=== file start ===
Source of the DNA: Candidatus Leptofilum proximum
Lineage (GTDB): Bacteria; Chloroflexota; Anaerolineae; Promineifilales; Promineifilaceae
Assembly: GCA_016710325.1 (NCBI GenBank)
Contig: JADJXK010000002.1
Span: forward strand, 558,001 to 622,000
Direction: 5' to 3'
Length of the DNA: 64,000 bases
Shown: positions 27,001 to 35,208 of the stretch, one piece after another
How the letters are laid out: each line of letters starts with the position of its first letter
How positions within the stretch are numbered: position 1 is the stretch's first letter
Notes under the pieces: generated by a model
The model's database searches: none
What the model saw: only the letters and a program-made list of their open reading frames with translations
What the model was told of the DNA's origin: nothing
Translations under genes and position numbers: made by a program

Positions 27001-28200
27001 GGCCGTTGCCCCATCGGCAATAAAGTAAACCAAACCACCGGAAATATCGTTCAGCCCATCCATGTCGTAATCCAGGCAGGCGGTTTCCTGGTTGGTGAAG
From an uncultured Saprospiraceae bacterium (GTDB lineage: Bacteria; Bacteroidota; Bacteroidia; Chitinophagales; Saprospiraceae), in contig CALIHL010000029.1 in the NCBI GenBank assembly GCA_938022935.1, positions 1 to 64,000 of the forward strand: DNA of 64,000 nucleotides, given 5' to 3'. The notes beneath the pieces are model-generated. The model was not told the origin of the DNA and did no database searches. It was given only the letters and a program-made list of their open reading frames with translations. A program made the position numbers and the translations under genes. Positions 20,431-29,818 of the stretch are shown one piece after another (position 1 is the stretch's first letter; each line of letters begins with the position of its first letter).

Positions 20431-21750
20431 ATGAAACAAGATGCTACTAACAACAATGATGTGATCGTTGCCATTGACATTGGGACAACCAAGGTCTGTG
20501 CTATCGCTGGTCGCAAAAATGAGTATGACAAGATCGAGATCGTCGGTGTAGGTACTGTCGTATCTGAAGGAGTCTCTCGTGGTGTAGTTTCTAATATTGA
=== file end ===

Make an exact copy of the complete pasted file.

Source of the DNA: Candidatus Leptofilum proximum
Lineage (GTDB): Bacteria; Chloroflexota; Anaerolineae; Promineifilales; Promineifilaceae
Assembly: GCA_016710325.1 (NCBI GenBank)
Contig: JADJXK010000002.1
Span: forward strand, 558,001 to 622,000
Direction: 5' to 3'
Length of the DNA: 64,000 bases
Shown: positions 27,001 to 35,208 of the stretch, one piece after another
How the letters are laid out: each line of letters starts with the position of its first letter
How positions within the stretch are numbered: position 1 is the stretch's first letter
Notes under the pieces: generated by a model
The model's database searches: none
What the model saw: only the letters and a program-made list of their open reading frames with translations
What the model was told of the DNA's origin: nothing
Translations under genes and position numbers: made by a program

Positions 27001-28200
27001 GGCCGTTGCCCCATCGGCAATAAAGTAAACCAAACCACCGGAAATATCGTTCAGCCCATCCATGTCGTAATCCAGGCAGGCGGTTTCCTGGTTGGTGAAG
From an uncultured Saprospiraceae bacterium (GTDB lineage: Bacteria; Bacteroidota; Bacteroidia; Chitinophagales; Saprospiraceae), in contig CALIHL010000029.1 in the NCBI GenBank assembly GCA_938022935.1, positions 1 to 64,000 of the forward strand: DNA of 64,000 nucleotides, given 5' to 3'. The notes beneath the pieces are model-generated. The model was not told the origin of the DNA and did no database searches. It was given only the letters and a program-made list of their open reading frames with translations. A program made the position numbers and the translations under genes. Positions 20,431-29,818 of the stretch are shown one piece after another (position 1 is the stretch's first letter; each line of letters begins with the position of its first letter).

Positions 20431-21750
20431 ATGAAACAAGATGCTACTAACAACAATGATGTGATCGTTGCCATTGACATTGGGACAACCAAGGTCTGTG
20501 CTATCGCTGGTCGCAAAAATGAGTATGACAAGATCGAGATCGTCGGTGTAGGTACTGTCGTATCTGAAGGAGTCTCTCGTGGTGTAGTTTCTAATATTGA